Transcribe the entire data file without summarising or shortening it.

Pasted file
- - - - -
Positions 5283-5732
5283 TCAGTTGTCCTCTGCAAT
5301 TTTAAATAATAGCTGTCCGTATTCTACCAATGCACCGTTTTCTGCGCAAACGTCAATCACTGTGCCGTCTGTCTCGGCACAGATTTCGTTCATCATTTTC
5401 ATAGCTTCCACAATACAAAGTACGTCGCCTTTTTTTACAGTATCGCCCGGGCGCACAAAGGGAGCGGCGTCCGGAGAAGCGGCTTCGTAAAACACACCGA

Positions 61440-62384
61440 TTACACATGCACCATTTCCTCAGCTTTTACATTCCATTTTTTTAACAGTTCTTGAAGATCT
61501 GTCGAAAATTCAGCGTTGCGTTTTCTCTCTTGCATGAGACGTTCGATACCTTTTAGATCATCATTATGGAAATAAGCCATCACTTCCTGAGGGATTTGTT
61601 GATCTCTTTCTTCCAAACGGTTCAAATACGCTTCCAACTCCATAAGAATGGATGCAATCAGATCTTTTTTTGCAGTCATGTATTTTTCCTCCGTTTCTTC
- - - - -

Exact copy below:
Positions 5283-5732
5283 TCAGTTGTCCTCTGCAAT
5301 TTTAAATAATAGCTGTCCGTATTCTACCAATGCACCGTTTTCTGCGCAAACGTCAATCACTGTGCCGTCTGTCTCGGCACAGATTTCGTTCATCATTTTC
5401 ATAGCTTCCACAATACAAAGTACGTCGCCTTTTTTTACAGTATCGCCCGGGCGCACAAAGGGAGCGGCGTCCGGAGAAGCGGCTTCGTAAAACACACCGA

Positions 61440-62384
61440 TTACACATGCACCATTTCCTCAGCTTTTACATTCCATTTTTTTAACAGTTCTTGAAGATCT
61501 GTCGAAAATTCAGCGTTGCGTTTTCTCTCTTGCATGAGACGTTCGATACCTTTTAGATCATCATTATGGAAATAAGCCATCACTTCCTGAGGGATTTGTT
61601 GATCTCTTTCTTCCAAACGGTTCAAATACGCTTCCAACTCCATAAGAATGGATGCAATCAGATCTTTTTTTGCAGTCATGTATTTTTCCTCCGTTTCTTC